The other great challenge of the beaker model is to demonstrate that it was demographically significant in some way.  The evidence as a whole is not anywhere near an open-shut case.  OK the Amesbury archer might have been a long distance travellor but much much more is needed than that.  A population dip and rise in some localities cannot be extrapolated across Europe and such population changes in terms of numbers does not require an invasion.  The migrationist school is back in the game after looking dead but that is as far as it goes.  It will take a lot more to make a strong case for the beaker phase being THE demographically defining one in western European y-DNA genetic history.  It still is far far easier to see the early Neolithic as THE demographic event in European prehistory.   
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« Reply #84 on: May 26, 2010, 10:40:50 PM »

Goldenhind-I think there were only ever three possible horizons widespread enough in European prehistory where an intuitive single phase explanation for the distribution of R1b1b2 could be found:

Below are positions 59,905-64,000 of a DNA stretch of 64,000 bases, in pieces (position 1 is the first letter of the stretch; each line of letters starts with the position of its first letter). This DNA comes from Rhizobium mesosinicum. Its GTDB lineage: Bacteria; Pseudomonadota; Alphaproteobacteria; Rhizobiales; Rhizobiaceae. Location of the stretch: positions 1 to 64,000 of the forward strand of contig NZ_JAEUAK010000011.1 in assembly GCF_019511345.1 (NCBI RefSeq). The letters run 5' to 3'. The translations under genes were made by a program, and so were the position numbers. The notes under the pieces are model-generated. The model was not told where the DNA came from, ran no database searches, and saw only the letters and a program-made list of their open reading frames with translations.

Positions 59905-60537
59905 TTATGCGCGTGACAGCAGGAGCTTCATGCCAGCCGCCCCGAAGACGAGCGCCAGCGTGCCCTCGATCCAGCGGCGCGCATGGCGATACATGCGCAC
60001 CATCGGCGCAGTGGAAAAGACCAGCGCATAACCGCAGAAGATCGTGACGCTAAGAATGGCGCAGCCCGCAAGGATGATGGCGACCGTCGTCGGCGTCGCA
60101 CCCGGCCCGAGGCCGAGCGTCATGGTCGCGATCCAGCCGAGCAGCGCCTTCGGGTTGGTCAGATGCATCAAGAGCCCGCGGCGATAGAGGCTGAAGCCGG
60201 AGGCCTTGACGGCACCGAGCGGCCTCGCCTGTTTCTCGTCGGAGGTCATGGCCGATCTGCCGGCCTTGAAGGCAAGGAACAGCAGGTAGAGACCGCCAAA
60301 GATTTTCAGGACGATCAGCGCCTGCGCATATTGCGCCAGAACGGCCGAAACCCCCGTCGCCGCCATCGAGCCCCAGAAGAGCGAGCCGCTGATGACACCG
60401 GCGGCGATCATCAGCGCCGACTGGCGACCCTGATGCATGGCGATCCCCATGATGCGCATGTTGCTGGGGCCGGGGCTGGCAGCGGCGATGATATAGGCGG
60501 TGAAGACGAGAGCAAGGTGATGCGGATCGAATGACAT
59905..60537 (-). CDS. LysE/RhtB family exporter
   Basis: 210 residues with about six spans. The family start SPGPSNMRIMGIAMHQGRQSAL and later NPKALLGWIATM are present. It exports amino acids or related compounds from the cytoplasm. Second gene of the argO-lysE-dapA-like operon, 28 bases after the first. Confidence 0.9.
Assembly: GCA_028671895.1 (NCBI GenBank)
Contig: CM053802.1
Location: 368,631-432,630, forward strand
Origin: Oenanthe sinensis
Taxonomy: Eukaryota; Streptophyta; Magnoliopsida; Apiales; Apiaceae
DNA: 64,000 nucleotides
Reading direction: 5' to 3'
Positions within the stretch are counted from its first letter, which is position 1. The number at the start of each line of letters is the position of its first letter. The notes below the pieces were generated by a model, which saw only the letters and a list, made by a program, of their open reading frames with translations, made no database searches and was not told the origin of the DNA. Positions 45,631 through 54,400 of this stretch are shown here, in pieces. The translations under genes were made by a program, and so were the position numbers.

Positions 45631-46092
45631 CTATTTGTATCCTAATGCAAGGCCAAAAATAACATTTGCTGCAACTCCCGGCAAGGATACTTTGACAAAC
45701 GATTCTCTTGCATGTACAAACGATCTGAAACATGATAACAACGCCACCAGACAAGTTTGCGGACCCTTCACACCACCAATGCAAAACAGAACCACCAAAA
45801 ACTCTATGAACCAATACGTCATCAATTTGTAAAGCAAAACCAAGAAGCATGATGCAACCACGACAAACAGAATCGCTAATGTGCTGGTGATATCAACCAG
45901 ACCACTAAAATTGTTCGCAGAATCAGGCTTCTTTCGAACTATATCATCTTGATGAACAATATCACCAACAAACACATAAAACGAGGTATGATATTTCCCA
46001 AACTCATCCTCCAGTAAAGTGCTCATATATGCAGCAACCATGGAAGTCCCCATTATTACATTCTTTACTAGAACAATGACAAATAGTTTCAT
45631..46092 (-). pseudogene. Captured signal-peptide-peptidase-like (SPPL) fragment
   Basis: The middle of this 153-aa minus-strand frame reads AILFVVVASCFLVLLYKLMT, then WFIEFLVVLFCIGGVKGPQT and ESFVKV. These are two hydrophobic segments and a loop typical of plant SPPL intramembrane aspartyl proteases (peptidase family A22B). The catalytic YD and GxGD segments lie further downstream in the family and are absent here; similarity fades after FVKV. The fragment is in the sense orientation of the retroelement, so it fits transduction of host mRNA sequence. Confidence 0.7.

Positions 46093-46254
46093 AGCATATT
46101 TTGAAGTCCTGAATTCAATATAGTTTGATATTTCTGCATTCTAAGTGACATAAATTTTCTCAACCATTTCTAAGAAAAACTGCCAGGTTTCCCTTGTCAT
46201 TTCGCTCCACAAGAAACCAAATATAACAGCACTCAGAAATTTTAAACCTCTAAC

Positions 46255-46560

1. Hunter gatherers
2. The early Neolithic farmers
3. Beaker phase

OK no.1 is dead (phylogeny, far lower variance than I etc, younger clades in the west).  It seems very likely it must be either 2. or 3. IF it is a largely single phase dispersal. 

The pros and cons of both theories have been discussed many times.  All I will say again is the real challenge to the beaker theory is to convincingly explain how an eastern origin y-line was dispersed by a culture whose earliest dates are in Iberia.  I am not saying its impossible but the models suggested to date leave a lot to the imagination and rely on subtle and complex scenarios.